Following the news this week that multiple celebrities had naked photos posted online, Apple confirmed it found no evidence of a security breach, but that some individual iCloud accounts were compromised.
The company said that the individual accounts were accessed the old fashioned way – by figuring out the victims’ login credentials.
Of course, it isn’t just film stars who have sensitive data on their Apple devices – employees will often have corporate data on their iPhones and iPads while home users may also have their personal pictures and videos stored on their iOS device.
With that in mind, here are 3 tips to help keep your photos and other data safe:
1. Use a strong password
This is an easy one – it’s important to make sure you use a strong, unique password for your iCloud account, especially as Apple hasn’t yet enabled two-step verification for iCloud.
To do this, make the new password long (minimum 14 characters), avoid using real words and switch between UPPER, lower, d1g1t5 and \/\/@ckies. If you have trouble remembering such a complex password, consider using a password manager.
And while we’re here, make sure you use unique passwords for every account on every website that you use. It’s important because if someone gains access to one of your accounts, they can only access that one – not every account you own.
2. Limit what you backup to iCloud
Now is a good time to check what exactly is being backed up to your own iCloud account.
Go to Settings on your device and then select iCloud.
Here you will see a list of all the apps on your device that are being backed up to the cloud.
Each can be individually toggled on or off. You need to decide for yourself as to what you want to backup – for example, you may decide to not backup your Photos (especially if they’re a little risque), but keep backing up your Mail and Documents & Data.
It’s a case of weighing up the risk of losing or bricking your device, versus the risk of having your information stolen through the cloud. Of course, there’s always the option of…
3. Turn iCloud off and backup locally
If you feel that the risk of having your iCloud storage hacked outweighs the convenience of the service then you may wish to delete your account entirely.
Doing so is very easy.
Go to Settings on your iDevice and then select iCloud. Scroll all the way to the bottom of the screen and you will see the option to Delete Account.
Of course, that means your device will no longer be backed up, so you’ll need an alternative means of backing up your data. Fortunately, you have that with Apple’s iTunes which offers a manual alternative.
1. Make sure your computer has the latest version of iTunes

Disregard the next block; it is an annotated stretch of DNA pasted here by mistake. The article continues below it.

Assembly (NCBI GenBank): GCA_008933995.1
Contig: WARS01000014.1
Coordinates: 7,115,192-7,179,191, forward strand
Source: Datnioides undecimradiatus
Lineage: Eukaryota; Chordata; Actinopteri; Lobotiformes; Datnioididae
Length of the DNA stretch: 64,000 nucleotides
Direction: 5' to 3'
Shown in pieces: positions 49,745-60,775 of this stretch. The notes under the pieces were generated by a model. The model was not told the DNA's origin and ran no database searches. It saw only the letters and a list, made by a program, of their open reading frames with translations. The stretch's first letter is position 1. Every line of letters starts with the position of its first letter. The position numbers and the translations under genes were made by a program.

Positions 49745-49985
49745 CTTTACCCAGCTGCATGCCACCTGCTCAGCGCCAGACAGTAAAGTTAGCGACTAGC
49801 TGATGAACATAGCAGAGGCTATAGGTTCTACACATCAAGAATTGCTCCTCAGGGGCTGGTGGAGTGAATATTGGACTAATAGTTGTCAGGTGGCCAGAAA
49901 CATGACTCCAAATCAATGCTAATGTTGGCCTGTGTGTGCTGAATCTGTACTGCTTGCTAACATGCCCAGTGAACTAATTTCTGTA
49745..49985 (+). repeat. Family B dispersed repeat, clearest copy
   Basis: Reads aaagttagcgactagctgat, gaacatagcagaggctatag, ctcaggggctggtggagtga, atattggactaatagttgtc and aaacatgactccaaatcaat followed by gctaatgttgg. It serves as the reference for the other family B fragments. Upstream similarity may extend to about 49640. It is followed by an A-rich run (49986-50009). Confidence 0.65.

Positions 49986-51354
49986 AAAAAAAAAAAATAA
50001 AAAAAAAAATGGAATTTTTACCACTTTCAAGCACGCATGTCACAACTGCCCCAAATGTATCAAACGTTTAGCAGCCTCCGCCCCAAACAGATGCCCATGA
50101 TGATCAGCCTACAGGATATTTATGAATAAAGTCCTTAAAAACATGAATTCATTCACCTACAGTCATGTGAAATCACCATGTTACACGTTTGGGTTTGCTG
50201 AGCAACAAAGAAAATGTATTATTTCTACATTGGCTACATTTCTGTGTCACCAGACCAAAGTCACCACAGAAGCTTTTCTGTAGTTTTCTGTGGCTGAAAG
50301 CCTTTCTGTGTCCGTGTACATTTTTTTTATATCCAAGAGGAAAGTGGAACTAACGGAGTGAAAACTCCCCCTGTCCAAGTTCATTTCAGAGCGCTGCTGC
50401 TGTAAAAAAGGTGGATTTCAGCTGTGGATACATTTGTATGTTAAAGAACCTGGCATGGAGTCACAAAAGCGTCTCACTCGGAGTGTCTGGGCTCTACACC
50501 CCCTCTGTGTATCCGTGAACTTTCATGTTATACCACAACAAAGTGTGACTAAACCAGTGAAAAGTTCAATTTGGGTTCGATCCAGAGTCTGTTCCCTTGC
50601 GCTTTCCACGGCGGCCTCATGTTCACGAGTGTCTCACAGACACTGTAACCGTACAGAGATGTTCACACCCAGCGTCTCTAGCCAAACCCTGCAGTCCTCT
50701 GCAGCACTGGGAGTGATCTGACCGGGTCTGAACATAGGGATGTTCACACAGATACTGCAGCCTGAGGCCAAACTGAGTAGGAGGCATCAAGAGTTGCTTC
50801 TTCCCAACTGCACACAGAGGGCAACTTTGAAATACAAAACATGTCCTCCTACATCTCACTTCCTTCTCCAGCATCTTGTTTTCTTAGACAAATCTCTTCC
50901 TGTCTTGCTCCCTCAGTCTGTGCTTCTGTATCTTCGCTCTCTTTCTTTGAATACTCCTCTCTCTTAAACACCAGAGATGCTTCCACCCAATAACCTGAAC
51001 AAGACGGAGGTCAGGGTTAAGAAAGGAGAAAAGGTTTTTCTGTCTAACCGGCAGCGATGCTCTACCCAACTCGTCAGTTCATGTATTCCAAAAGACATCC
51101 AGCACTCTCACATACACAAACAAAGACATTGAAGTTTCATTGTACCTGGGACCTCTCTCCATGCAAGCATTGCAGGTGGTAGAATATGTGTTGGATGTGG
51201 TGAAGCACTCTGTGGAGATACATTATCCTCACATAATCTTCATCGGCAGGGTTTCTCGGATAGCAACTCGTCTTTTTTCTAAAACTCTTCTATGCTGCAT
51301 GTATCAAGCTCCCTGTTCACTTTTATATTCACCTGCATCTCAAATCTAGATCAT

2. Connect your iOS device to your computer
3. Choose File, then Devices and Back up.
If you decide to backup your devices this way, remember to continue backing up on a regular basis.
And, if you’d like more generic advice for keeping your smartphone safe, read our 10 tips for securing your smartphone.
6 comments on “Apple iCloud – 3 tips for keeping your photos and other data safe”
My husband somehow was able to log into my iCloud. He doesn’t know how to use it, so I have no clue how he got on there. Somehow I ended up with some pictures I really didn’t want to see on my cloud. I asked him, and he said he clicked the “sign in thingy” so it would go away. Not sure how it got him in there: he didn’t have the password. (and he hates clouds and doesn’t want one of his own) Just in case someone needs to know..
Enable “encrypted” backup in iTunes, the benefit is that the backup will only then include usernames and passwords for your apps. You will thank me if you ever need to restore your device.
The author is repeating mostly old suggestions without considering the practicality. This is typical of security commentators. For example, it would be almost impossible to fing someone who can remember long, complex passwords that are different for every single account. At 14 characters, you’ll have to be either a savant, or have only a very few accounts. If you want to blog about this, focus on promoting schemes that might be practical.
It is entirely practical to use distinct, complex passwords on all the websites you use. If you’re unsure how to generate a strong password that’s memorable you might like to try these:
How to choose a strong password
Or, XKCD’s perennially popular ‘Correct Horse Battery Staple’
If remembering them is a problem then you can use a password manager or, if you prefer not to store them electronically, just write them down.
Security is all about weighing risks.
Assuming you have a strong password, and that you lied in your security qustions, which risk is higher, data loss through not having a backup, or being targeted like the celebs were?
My money is on the former being much more likely. Advising people to switch from an automated backup to one that they have to think about without giant big bold letters and flashing lights is frankly irresponsible IMO. A simply throw-away line about remembering without even bolding it is just not enough.
You are recomending people avoid an over-hyped media risk and replace it with the very real risk of data loss.
I always try to add a few more things, just to continue the conversation.
a. Think about the password recovery process. Be aware of how easy your answers may be or email account is to guess. Make sure that email account is also well protected.
b. Don’t let other people use your devices unsupervised.